The UF College of Medicine Opens New George T. Harrell, M.D. Medical Education Building

95,000-square-foot facility to complement revised curriculum

The University of Florida introduced their newest building on Tuesday, July 28th. The George T. Harrell, M.D., Medical Education Building is located at 1104 Newell Drive, across from the McKnight Brain Institute. The 95,000-square-foot facility will serve as a home for medical and physician assistant students in the College of Medicine.

The building has been designed to compliment the College’s revised curriculum, a more patient-centered experience that integrates biomedical science with social and behavioral sciences, public health and clinical care throughout the curriculum.

0101Areas of emphasis of the new curriculum include:

  • Context-based – students learn in the context in which they will apply their skills and knowledge.
  • Active learning – students enhance their skills in application and problem solving through experiential, collaborative and team-based learning.
  • Early introduction of clinical concepts and expedited entry into the patient care setting.
  • Self-directed learning – more responsibility for learning will be placed on the student as they define their personal and professional goals.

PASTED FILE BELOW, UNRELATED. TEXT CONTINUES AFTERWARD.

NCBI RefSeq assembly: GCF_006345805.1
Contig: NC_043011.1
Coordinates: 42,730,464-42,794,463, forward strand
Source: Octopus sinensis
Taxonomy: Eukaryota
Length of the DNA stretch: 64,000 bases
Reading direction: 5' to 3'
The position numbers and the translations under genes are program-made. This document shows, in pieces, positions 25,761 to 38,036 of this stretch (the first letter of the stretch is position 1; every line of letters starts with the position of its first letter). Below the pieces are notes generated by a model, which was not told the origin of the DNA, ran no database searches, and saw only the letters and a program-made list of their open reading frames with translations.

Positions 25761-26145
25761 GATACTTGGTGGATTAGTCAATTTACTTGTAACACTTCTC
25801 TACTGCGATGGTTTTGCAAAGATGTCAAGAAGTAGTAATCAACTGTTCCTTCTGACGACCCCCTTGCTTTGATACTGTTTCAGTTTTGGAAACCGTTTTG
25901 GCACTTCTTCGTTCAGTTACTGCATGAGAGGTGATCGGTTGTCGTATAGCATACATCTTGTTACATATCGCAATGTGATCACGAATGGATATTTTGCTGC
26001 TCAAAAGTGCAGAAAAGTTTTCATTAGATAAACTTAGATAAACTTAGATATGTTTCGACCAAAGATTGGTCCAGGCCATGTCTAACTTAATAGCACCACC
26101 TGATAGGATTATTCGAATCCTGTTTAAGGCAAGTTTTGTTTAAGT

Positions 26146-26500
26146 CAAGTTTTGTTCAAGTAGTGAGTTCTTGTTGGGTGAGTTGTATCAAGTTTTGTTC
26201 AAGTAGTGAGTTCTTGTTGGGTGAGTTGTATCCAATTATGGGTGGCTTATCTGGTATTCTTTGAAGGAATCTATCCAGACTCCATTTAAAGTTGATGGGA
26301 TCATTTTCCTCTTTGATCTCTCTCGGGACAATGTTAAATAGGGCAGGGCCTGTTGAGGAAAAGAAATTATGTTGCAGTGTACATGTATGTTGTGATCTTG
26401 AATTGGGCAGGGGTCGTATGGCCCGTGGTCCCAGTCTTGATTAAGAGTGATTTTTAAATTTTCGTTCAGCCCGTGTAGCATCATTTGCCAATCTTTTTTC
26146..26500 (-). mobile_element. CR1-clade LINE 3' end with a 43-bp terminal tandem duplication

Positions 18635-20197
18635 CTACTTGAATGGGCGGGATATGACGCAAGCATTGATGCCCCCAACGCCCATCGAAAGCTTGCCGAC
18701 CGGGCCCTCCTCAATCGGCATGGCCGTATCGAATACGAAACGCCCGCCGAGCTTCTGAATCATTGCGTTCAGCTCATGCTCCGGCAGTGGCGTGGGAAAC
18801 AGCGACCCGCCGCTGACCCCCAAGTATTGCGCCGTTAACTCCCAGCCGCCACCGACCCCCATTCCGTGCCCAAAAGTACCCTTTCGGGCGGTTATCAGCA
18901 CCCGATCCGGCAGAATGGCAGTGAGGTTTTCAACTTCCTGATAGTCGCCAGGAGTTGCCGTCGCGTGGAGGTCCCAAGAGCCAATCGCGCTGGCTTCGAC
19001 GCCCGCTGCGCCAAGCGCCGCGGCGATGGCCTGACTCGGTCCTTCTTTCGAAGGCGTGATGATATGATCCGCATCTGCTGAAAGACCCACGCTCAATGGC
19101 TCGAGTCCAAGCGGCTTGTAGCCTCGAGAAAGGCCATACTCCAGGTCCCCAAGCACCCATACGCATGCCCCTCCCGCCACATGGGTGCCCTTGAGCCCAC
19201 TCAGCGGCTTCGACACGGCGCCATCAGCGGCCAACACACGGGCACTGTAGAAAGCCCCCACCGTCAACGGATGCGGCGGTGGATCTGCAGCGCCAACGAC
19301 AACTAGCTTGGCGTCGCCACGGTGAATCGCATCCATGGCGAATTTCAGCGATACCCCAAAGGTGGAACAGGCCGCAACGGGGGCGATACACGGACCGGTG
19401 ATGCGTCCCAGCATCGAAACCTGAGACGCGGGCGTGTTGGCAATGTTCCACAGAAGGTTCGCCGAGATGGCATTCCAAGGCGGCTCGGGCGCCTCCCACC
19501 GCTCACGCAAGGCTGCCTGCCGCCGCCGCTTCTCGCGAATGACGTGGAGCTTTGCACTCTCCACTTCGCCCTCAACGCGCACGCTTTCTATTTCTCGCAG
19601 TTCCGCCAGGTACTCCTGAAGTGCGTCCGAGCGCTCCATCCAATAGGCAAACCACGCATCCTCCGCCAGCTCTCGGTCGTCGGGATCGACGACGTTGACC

• Integration of concepts of culture, community, professionalism, and public health in all levels of medical education.
  • Evidence based medical practice, patient safety and quality

New Elements Include:

  • Integrated approach to learning communication and clinical skills with biomedical, social and behavioral sciences.
  • A new service-learning requirement within the first 18 months of medical school will help increase a student’s exposure and commitment to community health.
  • An expanded clinical preceptorship — five weeks of immersive clinical experience prior to student’s beginning formal clinical clerkships.
  • Expanded exposure to population health and health care policy throughout the four-year curriculum.
  • Expanded focus on evidence-based medical practice, safety and quality.
  • New education modules that use a patient focused approach and integrate disciplines within an organ system structure.
  • Clinical clerkships that traditionally begin the summer after the student’s second year will now begin two months earlier.
  • White Coat Ceremony moved from the end of second year to December of first year aligning with beginning of first preceptorship
  • Satisfactory/Unsatisfactory implemented in August 2010 to allow students to focus on learning rather than the grade. This has helped foster collaborative learning and decreased competition.
  • Fewer lectures and more small group, collaborative learning experiences are offered.
  • Groups of eight students are assigned to one clinical faculty who facilitate weekly discussion and problem solving sessions and serve as mentors for three years.

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